As widely expected, former President George W. Bush, like many past occupants of the Oval Office, is writing a book. But rather than delivering a more traditional presidential memoir, Mr. Bush plans to explain 12 difficult personal and political decisions he has made.
Mr. Bush mentioned the book Tuesday in his first speech since leaving office, delivered in Calgary, Alberta. The book, tentatively titled “Decision Points,” is to be published in 2010 by Crown Publishing Group, a division of Random House.
According to Robert B. Barnett, the Washington lawyer who negotiated the deal with Crown on Mr. Bush’s behalf, the book will cover Mr. Bush’s decisions relating to Sept. 11, the invasions of Afghanistan and Iraq and the government’s response to Hurricane Katrina. Mr. Barnett said Mr. Bush would also write about why he ran for president, his decision to quit drinking, his discovery of religious faith, and his relationships with his parents, wife and siblings.
Bush reportedly signed a $7 million deal for the book. Alex Koppelman noted that this is obviously a lot of money, but not in the broader context: “It’s $5 million less than Bill Clinton got for his memoir, $1 million less than Hillary Clinton got for hers and even $2 million less than former British Prime Minister Tony Blair.”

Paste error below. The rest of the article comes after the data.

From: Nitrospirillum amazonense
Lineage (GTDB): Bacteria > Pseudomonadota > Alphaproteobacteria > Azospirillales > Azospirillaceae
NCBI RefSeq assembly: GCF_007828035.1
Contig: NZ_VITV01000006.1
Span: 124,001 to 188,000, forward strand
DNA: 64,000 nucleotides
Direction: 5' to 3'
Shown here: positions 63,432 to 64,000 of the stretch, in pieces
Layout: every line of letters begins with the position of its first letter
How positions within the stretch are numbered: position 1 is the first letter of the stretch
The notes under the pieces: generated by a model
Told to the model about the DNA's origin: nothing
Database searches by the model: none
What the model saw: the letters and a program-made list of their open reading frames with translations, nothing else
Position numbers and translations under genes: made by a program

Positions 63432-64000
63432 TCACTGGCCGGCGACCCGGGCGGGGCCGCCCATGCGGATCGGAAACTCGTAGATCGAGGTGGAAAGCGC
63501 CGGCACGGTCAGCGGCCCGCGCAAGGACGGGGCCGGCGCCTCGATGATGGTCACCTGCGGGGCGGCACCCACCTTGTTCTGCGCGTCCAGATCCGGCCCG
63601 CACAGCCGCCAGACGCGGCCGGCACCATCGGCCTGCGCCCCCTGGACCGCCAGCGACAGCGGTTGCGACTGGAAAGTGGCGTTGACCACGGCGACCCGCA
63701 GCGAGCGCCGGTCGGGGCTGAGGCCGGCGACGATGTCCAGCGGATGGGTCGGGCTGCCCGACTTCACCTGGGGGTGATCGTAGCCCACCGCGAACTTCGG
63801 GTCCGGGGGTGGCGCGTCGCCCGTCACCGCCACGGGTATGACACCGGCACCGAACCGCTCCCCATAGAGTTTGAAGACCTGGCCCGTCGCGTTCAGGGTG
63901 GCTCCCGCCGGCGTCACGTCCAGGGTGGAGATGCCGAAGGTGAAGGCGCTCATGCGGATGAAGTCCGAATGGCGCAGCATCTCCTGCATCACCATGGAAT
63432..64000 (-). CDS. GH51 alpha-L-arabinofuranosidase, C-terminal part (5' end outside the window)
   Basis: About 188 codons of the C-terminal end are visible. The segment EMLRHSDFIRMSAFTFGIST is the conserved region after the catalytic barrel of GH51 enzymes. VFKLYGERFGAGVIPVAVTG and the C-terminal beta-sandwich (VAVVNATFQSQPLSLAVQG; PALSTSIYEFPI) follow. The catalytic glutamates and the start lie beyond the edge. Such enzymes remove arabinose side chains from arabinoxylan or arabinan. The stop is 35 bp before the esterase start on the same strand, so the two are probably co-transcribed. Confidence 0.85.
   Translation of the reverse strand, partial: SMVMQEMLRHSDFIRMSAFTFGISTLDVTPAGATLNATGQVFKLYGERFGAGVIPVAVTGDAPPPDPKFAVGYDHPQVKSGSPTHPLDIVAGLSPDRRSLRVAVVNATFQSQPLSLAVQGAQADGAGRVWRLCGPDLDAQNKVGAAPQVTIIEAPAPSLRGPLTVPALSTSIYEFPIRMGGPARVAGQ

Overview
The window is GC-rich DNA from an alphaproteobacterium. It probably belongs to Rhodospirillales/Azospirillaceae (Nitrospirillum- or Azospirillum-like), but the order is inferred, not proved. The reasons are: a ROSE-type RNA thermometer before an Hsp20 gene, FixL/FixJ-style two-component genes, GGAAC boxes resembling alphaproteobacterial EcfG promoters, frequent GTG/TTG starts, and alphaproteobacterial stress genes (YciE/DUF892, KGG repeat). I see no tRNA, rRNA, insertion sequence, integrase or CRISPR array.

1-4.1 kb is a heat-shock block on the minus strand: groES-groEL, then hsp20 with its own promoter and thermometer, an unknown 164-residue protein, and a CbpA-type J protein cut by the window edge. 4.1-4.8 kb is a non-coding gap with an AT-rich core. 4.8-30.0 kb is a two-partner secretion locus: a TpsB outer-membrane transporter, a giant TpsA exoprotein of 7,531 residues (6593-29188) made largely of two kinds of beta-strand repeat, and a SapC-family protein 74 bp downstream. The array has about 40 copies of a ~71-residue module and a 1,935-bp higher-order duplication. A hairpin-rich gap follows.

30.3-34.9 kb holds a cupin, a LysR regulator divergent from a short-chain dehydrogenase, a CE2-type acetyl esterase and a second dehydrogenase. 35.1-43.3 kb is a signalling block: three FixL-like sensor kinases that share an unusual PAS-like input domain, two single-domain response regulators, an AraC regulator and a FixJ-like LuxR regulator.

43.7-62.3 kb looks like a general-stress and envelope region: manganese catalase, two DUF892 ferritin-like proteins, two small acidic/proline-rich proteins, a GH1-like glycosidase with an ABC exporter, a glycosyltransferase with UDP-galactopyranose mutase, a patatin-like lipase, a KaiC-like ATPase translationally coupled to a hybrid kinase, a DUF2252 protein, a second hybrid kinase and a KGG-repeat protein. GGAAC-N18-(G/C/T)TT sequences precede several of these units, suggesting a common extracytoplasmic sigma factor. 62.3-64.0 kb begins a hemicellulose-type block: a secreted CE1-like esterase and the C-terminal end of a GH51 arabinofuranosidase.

I’m a little surprised Bush was able to get as much as he did for a book that almost certainly won’t fly off the shelves.
For one thing, the former president isn’t exactly known for candor and honesty. Who’s going to pony up $29.95 for a book written by someone who can’t be trusted?
For another, what are the odds that Bush’s book will include juicy, heretofore unknown revelations? Or even fascinating behind-the-scenes insights?
Perhaps most importantly, it’s hard to imagine there being any meaningful demand for the former president’s thoughts on key decisions. It’s hardly a secret that practically all of his big decisions turned out to be a mistake, if not completely disastrous. Is there really a market for reliving the details of one man’s misguided judgment? Won’t most book buyers prefer to forget these decisions? It doesn’t exactly scream, “Best seller.”
The book will apparently be titled, “Decision Points.” I’m sure we can come up with better titles than that. Any suggestions?